List Film

Area guide to the Glasgow Film Festival

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Area guide to the Glasgow Film Festival

Beyond Bollywood

The point of this strand is to take viewers beyond the stereotypical Bollywood movie experience, so a good starting point is Awaz FM, the radio station catering to Glasgow’s Asian population: while most of the daily-changing roster of DJs are well up on the latest Bollywood hits, there’s loads of deeper, home-grown bhangra stuff creeping into the evening schedules, and some great debate sessions which may reflect issues in the programme.

Right. Food. No plasticky tikka masalas for you. There’s loads of authentic Indian cuisine to be found around the GFT and CCA: good bets are Assam’s (51 West Regent Street, www.assams.co.uk) for fine dining, or over on Charing Cross Café Salma (523 Sauchiehall Street) offers a slightly less formal, late night experience. Obviously not Indian, although still an interesting place to go for alternative views on the subcontinent, The Pakistani Café (607 Pollokshaws Road) is a ramshackle place for discussion, excellent fair trade food, and bhangra/Indian classical music (mixed randomly at will with cheesy 80s dance and, say, Tom Waits). Finally, although they’re not playing any nights during the festival, Glasgow bhangra-Dhol-beat box-hip hop supergroup GTown Desi are always worth checking out, for a real idea of where Glasgow-Asian music is going.

Superheroes in Glasgow

Not wanting to stereotype, but we’re now talking to you in the vintage Flash Gordon logo tee, clutching the Alan Moore-signed first edition of The Killing Joke. You’re here for Mark Millar, obviously, but should you want to expand your collection, we recommend Futureshock Comics (200 Woodlands Road) a dusty Aladdin’s Cave for proper geeks only, or the rather lighter, slightly more toy/collector orientated indie A1 Comics (31-35 Parnie Street, Merchant City). Of course, there’s ol’ faithful Forbidden Planet (168 Buchanan St) in the City Centre, too.
If you’re in town for ComicCamp11, and want to go out of the CCA for a quick sandwich, we reckon you’ll find a new home from home at Where The Monkey Sleeps (182 West Regent Street, www.monkeysleeps.com), a basement lunch-stop/local institution with pop-culture scrawled across its very soul. The menu features such Thor-worthy sarnies as ‘Meathammer’ and ‘Iron Monger’; there’s something called the Overlord, which seems to involve fish fingers, as well as the Dr Manhattan-pleasing Nuclear Beans, and the daily changing special is called The Kurgan (because there can be only one, obviously). After hours, we reckon the spooky fishtank glow of the Variety Bar (401 Sauchiehall Street) is exactly the spot you’d find an off-duty superhero nursing a vodka in. Great jukebox, too.

Ceol’s Craic: Gaelic Film Festival

This strand is just one day long: if you’re planning a longer Gaelic-themed trip to Glasgow (home to 10% of the world’s native Gaelic speakers, fact fans), you’re always best checking in with An Lochran, Glasgow’s Gaelic Cultural Centre: their website has regularly updated information about ceilidhs and Gaelic music events across the city. If you prefer to be more spontaneous, there are a few places around the Merchant City you can just wander in to and probably find traditional Scottish music most nights: Laurie’s Acoustic Music Bar (34-36 King Street) and St Andrews in the Square (1 St Andrew’s Square) are the most regular, but a serendipitous encounter with a bodhran player is also always a possibility at old Glasgow favourite Babbity Bowster (16-18 Blackfriars Street), with its great selection of malt whiskies, stovies and cullen skink available at the bar, and six clean, basic hotel rooms upstairs should you have too many drams. Over in the West End, the Lios Mor (206 Dumbarton Road) gives great trad and just as great malt; stop in on your way to An Lochan (340 Crow Road, not to be confused with An Lochran), the traditional Scottish restaurant recently taken over by Gaelic foodie team Blas, for fine dining on locally-sourced ingredients.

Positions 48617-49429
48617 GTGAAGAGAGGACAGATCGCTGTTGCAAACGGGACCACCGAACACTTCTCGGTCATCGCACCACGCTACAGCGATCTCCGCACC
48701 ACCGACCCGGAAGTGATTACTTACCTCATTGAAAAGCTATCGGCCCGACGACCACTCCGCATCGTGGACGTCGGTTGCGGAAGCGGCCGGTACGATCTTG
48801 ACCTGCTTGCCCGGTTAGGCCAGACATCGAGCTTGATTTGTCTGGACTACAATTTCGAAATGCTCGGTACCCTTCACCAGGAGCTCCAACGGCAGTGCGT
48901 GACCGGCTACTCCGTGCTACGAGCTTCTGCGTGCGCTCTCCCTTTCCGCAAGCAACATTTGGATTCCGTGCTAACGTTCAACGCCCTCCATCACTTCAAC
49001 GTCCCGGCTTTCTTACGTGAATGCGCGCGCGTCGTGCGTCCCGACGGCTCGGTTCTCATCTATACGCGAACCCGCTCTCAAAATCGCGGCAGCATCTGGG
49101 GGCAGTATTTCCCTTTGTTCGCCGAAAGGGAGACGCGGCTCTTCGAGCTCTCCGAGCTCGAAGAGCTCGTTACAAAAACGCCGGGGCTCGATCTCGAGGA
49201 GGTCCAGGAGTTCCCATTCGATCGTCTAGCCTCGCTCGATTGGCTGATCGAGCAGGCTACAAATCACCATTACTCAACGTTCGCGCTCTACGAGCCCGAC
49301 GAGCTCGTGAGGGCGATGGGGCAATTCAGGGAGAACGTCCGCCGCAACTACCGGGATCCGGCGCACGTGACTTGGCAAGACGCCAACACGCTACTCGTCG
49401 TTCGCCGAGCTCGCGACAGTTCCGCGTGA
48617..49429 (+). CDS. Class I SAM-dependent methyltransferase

Fashion in Film

Glasgow, basically, is fashion. Ok, doll? Get a feel for the beat of ‘Wegian style on the street-fashion blogs Style Scanner and Les Garcons Des Glasgow; both of whom have the best information about pop up boutiques and one-often fashion events happening across the city. Now, shopping. While Ingram Street likes to market itself as the designer destination (Liam Gallagher’s Pretty Green being the biggest new opening), true Glasgow fashion can be found in much more interesting locations. If you’re over at Grosvenor Cinema, we particularly recommend new West End opening La La Land (De Courcy’s Arcade, Cresswell Lane), which features emergent Scottish design talent heavily amongst its racks of gorgeosity. Nearby the supercool We Love To Boogie (100 Byres Road) hawks well-selected vintage and new designers; another great West End bet is Granny Would Be Proud (Hillhead Book Club, look for their latest on Facebook), pretty much established as the chicest of Glasgow’s many monthly design markets. Finally, if you’d like to see Glasgow style in action, the late night fash pack drink at Brutti Ma Buoni (Brunswick Hotel, Brunswick Street, brunswickhotel.co.uk) then flock to Death Disco at the Arches (next one Sat 19th Feb, with Renaissance Man, deathdisco.info) or stay for the much smaller Supa’ Max (next one Sat 26 Feb, Brunswick Hotel Basement). Mwah.

Death Disco

Electro, house, disco and gauche party tracks at the Arches' most lurid monthly party, with residents Hush Puppy, Josh Jones and Wavy Graves.

Der Supermax Love Machine

Sex, droogs and reich 'n' roll with Glasgow's disco grand master Billy Woods.

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